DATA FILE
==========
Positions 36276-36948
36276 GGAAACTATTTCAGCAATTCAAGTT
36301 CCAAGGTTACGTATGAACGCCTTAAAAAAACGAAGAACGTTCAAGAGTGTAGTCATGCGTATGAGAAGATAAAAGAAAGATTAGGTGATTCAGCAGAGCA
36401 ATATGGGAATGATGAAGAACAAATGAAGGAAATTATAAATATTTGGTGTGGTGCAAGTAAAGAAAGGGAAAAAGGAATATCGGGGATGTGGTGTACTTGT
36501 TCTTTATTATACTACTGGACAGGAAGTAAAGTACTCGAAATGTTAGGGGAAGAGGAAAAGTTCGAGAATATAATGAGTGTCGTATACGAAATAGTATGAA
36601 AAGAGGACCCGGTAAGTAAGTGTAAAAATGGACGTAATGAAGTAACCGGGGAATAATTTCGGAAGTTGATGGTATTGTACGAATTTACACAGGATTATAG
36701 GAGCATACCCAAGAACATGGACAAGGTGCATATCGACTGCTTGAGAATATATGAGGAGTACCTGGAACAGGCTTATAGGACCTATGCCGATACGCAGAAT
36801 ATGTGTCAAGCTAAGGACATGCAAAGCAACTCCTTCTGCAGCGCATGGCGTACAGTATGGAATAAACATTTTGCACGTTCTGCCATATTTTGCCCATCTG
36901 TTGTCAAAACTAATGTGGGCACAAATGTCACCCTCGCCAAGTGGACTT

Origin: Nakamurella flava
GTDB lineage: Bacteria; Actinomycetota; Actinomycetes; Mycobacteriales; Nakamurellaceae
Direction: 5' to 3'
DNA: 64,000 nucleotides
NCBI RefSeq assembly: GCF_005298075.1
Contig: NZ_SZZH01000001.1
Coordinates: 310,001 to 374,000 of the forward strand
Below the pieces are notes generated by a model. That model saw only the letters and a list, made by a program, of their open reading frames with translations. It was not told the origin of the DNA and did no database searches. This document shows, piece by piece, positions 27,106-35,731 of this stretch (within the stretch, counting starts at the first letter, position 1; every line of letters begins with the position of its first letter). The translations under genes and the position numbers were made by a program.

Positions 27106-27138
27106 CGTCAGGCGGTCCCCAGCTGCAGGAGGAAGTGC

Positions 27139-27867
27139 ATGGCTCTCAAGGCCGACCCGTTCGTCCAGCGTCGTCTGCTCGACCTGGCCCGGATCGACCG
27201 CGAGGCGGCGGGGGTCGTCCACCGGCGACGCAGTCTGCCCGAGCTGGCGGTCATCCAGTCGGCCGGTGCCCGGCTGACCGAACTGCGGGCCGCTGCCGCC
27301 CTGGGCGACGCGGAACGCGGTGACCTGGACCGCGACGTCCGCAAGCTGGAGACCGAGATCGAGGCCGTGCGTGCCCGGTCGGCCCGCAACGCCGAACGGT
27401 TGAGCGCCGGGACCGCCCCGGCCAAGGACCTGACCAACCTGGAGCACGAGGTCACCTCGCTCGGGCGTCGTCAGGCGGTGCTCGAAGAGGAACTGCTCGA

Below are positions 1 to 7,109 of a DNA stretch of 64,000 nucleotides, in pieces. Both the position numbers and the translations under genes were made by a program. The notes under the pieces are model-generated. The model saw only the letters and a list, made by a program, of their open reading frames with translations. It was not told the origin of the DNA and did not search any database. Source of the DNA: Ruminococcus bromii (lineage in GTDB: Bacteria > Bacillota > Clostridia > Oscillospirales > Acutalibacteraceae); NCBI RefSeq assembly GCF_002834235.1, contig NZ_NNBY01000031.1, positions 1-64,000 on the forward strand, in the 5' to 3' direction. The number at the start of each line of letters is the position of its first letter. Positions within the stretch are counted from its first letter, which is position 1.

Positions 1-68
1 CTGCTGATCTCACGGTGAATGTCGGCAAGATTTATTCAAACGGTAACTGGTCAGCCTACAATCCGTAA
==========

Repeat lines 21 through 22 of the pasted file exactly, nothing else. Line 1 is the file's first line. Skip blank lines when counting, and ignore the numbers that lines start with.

27139 ATGGCTCTCAAGGCCGACCCGTTCGTCCAGCGTCGTCTGCTCGACCTGGCCCGGATCGACCG
27201 CGAGGCGGCGGGGGTCGTCCACCGGCGACGCAGTCTGCCCGAGCTGGCGGTCATCCAGTCGGCCGGTGCCCGGCTGACCGAACTGCGGGCCGCTGCCGCC